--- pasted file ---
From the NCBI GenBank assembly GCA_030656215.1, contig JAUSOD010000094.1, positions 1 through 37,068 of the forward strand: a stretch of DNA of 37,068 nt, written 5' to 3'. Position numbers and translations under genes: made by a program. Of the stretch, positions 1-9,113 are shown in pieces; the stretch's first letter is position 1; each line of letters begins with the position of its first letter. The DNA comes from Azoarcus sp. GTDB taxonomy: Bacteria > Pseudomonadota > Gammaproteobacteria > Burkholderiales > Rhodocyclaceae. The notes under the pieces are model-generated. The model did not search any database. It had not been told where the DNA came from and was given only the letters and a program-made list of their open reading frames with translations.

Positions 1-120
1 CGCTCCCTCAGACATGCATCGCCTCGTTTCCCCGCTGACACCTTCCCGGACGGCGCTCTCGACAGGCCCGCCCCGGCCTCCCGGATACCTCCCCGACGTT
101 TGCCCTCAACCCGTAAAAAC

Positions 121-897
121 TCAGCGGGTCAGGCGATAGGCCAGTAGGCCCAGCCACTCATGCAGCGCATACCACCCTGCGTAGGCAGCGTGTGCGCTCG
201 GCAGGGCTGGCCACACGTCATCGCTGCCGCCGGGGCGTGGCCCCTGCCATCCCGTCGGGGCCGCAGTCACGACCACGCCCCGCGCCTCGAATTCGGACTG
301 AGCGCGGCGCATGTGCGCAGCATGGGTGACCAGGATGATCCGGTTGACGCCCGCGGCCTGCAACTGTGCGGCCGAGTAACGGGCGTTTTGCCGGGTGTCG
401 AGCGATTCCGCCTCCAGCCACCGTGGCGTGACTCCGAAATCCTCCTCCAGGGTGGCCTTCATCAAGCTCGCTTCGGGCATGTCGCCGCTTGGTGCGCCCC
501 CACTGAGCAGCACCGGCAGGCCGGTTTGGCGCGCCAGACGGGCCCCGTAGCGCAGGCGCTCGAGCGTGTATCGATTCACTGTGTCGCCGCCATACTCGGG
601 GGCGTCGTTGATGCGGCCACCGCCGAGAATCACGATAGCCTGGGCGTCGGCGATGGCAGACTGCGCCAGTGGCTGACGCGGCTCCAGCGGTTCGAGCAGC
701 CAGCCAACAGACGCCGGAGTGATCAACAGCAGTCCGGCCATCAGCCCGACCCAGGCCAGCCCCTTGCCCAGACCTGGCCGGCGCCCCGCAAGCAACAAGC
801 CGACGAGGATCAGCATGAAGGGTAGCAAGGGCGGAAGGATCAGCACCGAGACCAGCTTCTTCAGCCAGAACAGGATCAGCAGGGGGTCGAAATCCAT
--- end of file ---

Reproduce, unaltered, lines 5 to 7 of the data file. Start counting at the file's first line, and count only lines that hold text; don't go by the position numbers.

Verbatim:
Positions 121-897
121 TCAGCGGGTCAGGCGATAGGCCAGTAGGCCCAGCCACTCATGCAGCGCATACCACCCTGCGTAGGCAGCGTGTGCGCTCG
201 GCAGGGCTGGCCACACGTCATCGCTGCCGCCGGGGCGTGGCCCCTGCCATCCCGTCGGGGCCGCAGTCACGACCACGCCCCGCGCCTCGAATTCGGACTG